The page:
Vol 29, Issue 23 Print Issue

Platform Splinters

Besides selecting state party leaders, approving the platform is the main excuse for some 12,000 Texas Republicans to congregate every two years. 

Though in theory the platform sets forth official positions on topics as diverse as foreign policy and legislative procedure — and as specific as the HIV/AIDS crisis (“All people, no matter what disease they may contract, are worthy of deep respect as humans; however, behavior has personal and social consequences”) and the federal minimum wage (it should be repealed)— many officeholders take it as more of a guide than a rulebook. That hasn’t stopped it from sparking its fair share of arguments among convention-goers over the years. But this year, the biggest debate may be not about what the platform says, but what it doesn't. 

Tom Mechler, the Amarillo businessman who chairs the platform committee, said that this year the focus is on streamlining the document.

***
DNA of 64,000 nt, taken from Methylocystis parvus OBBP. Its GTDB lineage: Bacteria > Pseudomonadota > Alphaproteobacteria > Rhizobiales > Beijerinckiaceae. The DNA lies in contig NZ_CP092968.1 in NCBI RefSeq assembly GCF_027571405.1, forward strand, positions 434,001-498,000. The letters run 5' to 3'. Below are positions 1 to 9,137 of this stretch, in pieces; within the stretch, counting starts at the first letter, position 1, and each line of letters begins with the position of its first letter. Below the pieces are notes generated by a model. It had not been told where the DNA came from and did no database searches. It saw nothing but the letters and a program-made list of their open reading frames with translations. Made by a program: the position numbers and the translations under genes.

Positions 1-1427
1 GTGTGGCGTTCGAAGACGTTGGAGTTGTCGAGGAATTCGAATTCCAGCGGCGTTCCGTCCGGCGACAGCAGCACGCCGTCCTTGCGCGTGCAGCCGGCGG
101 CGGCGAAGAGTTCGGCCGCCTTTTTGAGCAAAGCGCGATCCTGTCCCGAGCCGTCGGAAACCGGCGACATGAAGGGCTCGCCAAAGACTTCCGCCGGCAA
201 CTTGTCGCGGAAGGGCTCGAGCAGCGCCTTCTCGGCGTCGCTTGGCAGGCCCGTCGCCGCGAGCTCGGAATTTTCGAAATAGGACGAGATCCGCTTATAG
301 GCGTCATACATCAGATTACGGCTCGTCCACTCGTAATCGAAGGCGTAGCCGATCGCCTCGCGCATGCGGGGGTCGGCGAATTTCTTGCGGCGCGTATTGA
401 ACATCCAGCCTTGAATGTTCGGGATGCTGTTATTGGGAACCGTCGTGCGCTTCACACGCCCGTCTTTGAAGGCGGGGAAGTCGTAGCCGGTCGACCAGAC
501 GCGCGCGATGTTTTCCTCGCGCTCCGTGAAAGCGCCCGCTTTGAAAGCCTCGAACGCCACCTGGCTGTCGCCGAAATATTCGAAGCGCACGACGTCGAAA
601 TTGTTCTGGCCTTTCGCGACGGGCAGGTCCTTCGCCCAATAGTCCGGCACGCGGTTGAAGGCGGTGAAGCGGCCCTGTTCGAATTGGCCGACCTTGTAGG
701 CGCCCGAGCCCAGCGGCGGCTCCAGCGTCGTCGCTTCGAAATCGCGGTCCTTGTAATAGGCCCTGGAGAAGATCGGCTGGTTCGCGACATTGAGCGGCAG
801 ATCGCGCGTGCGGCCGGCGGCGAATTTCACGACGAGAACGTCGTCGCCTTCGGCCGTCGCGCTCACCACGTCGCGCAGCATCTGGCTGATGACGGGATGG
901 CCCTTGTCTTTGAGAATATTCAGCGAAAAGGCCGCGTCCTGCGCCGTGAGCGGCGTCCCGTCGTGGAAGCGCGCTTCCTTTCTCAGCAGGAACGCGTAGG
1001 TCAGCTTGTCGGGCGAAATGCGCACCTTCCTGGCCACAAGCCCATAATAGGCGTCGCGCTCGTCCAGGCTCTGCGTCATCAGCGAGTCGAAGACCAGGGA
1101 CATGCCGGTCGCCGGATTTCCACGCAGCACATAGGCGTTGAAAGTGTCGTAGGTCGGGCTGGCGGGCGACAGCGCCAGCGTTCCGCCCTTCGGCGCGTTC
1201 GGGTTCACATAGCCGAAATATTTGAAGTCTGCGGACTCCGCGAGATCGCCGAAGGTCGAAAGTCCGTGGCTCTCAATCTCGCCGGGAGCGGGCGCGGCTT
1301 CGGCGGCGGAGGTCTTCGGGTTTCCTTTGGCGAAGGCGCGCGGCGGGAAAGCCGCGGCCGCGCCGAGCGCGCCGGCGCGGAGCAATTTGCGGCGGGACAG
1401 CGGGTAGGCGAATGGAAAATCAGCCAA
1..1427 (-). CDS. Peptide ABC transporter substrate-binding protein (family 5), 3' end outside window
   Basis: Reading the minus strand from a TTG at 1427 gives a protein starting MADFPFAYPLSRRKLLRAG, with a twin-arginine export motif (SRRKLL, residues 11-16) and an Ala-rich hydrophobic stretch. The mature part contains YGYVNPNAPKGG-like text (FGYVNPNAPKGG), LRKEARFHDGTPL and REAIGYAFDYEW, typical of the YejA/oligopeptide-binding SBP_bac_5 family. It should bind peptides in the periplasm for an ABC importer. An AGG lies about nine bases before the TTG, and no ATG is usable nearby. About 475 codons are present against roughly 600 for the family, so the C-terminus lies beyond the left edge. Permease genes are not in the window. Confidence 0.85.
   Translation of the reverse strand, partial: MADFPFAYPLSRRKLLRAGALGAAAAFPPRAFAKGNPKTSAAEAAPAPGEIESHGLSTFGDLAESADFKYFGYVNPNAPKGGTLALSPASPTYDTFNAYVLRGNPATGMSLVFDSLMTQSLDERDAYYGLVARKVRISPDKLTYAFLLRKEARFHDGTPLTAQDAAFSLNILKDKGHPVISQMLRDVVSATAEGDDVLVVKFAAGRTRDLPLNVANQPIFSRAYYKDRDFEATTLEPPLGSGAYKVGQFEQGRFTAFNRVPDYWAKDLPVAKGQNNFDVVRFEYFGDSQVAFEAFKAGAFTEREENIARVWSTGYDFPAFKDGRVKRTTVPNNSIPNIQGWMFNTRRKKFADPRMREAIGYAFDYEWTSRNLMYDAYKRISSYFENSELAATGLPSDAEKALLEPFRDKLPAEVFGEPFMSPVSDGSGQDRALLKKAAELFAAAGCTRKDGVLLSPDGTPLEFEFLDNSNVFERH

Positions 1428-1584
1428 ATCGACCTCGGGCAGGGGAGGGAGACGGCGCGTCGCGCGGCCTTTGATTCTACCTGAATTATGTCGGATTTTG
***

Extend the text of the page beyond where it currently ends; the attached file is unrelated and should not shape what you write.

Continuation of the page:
“We’re trying to minimize not the planks themselves but the amount of language that might be included in describing the planks,” he said, in order to avoid “including so much content that it becomes a distraction.”

Mechler emphasized that there wouldn’t be much difference in terms of the planks themselves — just in the explanations of why the party was taking the positions. 


But that could mean friction on the convention floor about what was and wasn't left in — and opens the door for hurt feelings among the party's many factions if they think their positions haven't been adequately represented.

“Depending on what has been taken out, it certainly could bring discussion,” said David Bellow, a State Republican Executive Committee member from Hardin County. 

For instance, Bellow said, if the section on abortion removed references to pain of the unborn baby, that would be something delegates might fight to put back in.

Peggy Venable, who directs the Texas Chapter of the anti-government spending group Americans for Prosperity, said her organization has educated its 117,000 members statewide on its positions on key issues in the hopes that they will then take that information to their respective conventions and push for their inclusion in  party platforms. She said there were differing philosophies on what shape the platform should take as a document.

“I do think a lot of people would probably agree that this is more like a manifesto that it doesn't just highlight the principles and ignore the details,” Venable said, “But that is something very important for the party to work out. I understand both sides of it.”